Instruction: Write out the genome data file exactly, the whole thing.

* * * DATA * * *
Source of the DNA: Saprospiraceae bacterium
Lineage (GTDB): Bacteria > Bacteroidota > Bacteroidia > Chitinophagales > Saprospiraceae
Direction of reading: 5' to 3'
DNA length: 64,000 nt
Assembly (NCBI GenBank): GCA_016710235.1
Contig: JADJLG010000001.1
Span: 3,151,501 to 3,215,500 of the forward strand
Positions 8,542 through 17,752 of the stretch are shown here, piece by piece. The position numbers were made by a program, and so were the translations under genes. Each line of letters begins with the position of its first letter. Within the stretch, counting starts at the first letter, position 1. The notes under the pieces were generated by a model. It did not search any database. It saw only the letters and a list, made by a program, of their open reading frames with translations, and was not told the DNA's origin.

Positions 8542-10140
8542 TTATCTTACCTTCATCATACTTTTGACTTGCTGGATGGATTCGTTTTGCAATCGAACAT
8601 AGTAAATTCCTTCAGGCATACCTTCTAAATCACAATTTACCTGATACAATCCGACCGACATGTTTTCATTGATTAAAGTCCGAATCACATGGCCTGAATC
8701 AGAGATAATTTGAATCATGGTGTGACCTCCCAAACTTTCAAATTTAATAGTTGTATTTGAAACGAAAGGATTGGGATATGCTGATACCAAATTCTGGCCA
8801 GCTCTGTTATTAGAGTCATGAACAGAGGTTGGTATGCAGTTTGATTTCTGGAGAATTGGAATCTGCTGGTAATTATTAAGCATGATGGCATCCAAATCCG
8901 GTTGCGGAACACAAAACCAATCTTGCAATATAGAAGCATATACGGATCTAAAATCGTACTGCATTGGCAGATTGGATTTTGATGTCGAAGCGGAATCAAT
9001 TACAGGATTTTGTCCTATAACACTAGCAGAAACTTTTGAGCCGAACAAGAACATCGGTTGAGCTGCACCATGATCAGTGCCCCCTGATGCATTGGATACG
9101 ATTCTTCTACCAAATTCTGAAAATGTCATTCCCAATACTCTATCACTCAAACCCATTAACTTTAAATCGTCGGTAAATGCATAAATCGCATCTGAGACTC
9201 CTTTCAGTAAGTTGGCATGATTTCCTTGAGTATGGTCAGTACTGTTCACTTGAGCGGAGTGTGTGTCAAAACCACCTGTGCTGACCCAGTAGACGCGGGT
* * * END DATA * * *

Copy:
Source of the DNA: Saprospiraceae bacterium
Lineage (GTDB): Bacteria > Bacteroidota > Bacteroidia > Chitinophagales > Saprospiraceae
Direction of reading: 5' to 3'
DNA length: 64,000 nt
Assembly (NCBI GenBank): GCA_016710235.1
Contig: JADJLG010000001.1
Span: 3,151,501 to 3,215,500 of the forward strand
Positions 8,542 through 17,752 of the stretch are shown here, piece by piece. The position numbers were made by a program, and so were the translations under genes. Each line of letters begins with the position of its first letter. Within the stretch, counting starts at the first letter, position 1. The notes under the pieces were generated by a model. It did not search any database. It saw only the letters and a list, made by a program, of their open reading frames with translations, and was not told the DNA's origin.

Positions 8542-10140
8542 TTATCTTACCTTCATCATACTTTTGACTTGCTGGATGGATTCGTTTTGCAATCGAACAT
8601 AGTAAATTCCTTCAGGCATACCTTCTAAATCACAATTTACCTGATACAATCCGACCGACATGTTTTCATTGATTAAAGTCCGAATCACATGGCCTGAATC
8701 AGAGATAATTTGAATCATGGTGTGACCTCCCAAACTTTCAAATTTAATAGTTGTATTTGAAACGAAAGGATTGGGATATGCTGATACCAAATTCTGGCCA
8801 GCTCTGTTATTAGAGTCATGAACAGAGGTTGGTATGCAGTTTGATTTCTGGAGAATTGGAATCTGCTGGTAATTATTAAGCATGATGGCATCCAAATCCG
8901 GTTGCGGAACACAAAACCAATCTTGCAATATAGAAGCATATACGGATCTAAAATCGTACTGCATTGGCAGATTGGATTTTGATGTCGAAGCGGAATCAAT
9001 TACAGGATTTTGTCCTATAACACTAGCAGAAACTTTTGAGCCGAACAAGAACATCGGTTGAGCTGCACCATGATCAGTGCCCCCTGATGCATTGGATACG
9101 ATTCTTCTACCAAATTCTGAAAATGTCATTCCCAATACTCTATCACTCAAACCCATTAACTTTAAATCGTCGGTAAATGCATAAATCGCATCTGAGACTC
9201 CTTTCAGTAAGTTGGCATGATTTCCTTGAGTATGGTCAGTACTGTTCACTTGAGCGGAGTGTGTGTCAAAACCACCTGTGCTGACCCAGTAGACGCGGGT